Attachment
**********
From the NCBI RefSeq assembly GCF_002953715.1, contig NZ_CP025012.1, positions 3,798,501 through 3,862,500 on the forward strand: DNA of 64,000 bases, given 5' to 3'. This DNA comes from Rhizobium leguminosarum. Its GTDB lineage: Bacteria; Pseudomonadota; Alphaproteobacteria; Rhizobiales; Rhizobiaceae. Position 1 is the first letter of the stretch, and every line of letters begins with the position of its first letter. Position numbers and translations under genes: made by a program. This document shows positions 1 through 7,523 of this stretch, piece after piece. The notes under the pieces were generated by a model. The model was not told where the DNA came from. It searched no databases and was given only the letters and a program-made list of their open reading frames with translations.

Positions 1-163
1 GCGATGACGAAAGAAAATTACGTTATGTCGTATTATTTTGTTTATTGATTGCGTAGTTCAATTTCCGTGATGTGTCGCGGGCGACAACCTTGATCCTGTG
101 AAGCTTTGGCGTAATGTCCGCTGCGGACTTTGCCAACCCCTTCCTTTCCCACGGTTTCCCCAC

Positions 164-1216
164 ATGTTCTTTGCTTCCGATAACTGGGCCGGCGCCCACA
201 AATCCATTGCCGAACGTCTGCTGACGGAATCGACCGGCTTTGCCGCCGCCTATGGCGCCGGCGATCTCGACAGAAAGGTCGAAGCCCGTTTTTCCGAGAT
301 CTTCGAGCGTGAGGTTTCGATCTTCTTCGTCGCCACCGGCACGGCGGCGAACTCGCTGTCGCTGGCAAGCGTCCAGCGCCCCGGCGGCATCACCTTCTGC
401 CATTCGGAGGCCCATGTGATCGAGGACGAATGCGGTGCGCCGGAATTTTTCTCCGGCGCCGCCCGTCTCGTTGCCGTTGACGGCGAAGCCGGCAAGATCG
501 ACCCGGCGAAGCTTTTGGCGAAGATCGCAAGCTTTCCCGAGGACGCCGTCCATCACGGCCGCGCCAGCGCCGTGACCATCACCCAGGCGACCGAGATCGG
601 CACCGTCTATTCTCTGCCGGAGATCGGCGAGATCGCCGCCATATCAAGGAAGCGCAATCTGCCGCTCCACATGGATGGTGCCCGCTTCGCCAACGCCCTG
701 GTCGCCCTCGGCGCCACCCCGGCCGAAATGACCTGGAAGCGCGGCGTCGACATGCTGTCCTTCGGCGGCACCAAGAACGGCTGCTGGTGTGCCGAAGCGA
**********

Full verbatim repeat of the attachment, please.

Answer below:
From the NCBI RefSeq assembly GCF_002953715.1, contig NZ_CP025012.1, positions 3,798,501 through 3,862,500 on the forward strand: DNA of 64,000 bases, given 5' to 3'. This DNA comes from Rhizobium leguminosarum. Its GTDB lineage: Bacteria; Pseudomonadota; Alphaproteobacteria; Rhizobiales; Rhizobiaceae. Position 1 is the first letter of the stretch, and every line of letters begins with the position of its first letter. Position numbers and translations under genes: made by a program. This document shows positions 1 through 7,523 of this stretch, piece after piece. The notes under the pieces were generated by a model. The model was not told where the DNA came from. It searched no databases and was given only the letters and a program-made list of their open reading frames with translations.

Positions 1-163
1 GCGATGACGAAAGAAAATTACGTTATGTCGTATTATTTTGTTTATTGATTGCGTAGTTCAATTTCCGTGATGTGTCGCGGGCGACAACCTTGATCCTGTG
101 AAGCTTTGGCGTAATGTCCGCTGCGGACTTTGCCAACCCCTTCCTTTCCCACGGTTTCCCCAC

Positions 164-1216
164 ATGTTCTTTGCTTCCGATAACTGGGCCGGCGCCCACA
201 AATCCATTGCCGAACGTCTGCTGACGGAATCGACCGGCTTTGCCGCCGCCTATGGCGCCGGCGATCTCGACAGAAAGGTCGAAGCCCGTTTTTCCGAGAT
301 CTTCGAGCGTGAGGTTTCGATCTTCTTCGTCGCCACCGGCACGGCGGCGAACTCGCTGTCGCTGGCAAGCGTCCAGCGCCCCGGCGGCATCACCTTCTGC
401 CATTCGGAGGCCCATGTGATCGAGGACGAATGCGGTGCGCCGGAATTTTTCTCCGGCGCCGCCCGTCTCGTTGCCGTTGACGGCGAAGCCGGCAAGATCG
501 ACCCGGCGAAGCTTTTGGCGAAGATCGCAAGCTTTCCCGAGGACGCCGTCCATCACGGCCGCGCCAGCGCCGTGACCATCACCCAGGCGACCGAGATCGG
601 CACCGTCTATTCTCTGCCGGAGATCGGCGAGATCGCCGCCATATCAAGGAAGCGCAATCTGCCGCTCCACATGGATGGTGCCCGCTTCGCCAACGCCCTG
701 GTCGCCCTCGGCGCCACCCCGGCCGAAATGACCTGGAAGCGCGGCGTCGACATGCTGTCCTTCGGCGGCACCAAGAACGGCTGCTGGTGTGCCGAAGCGA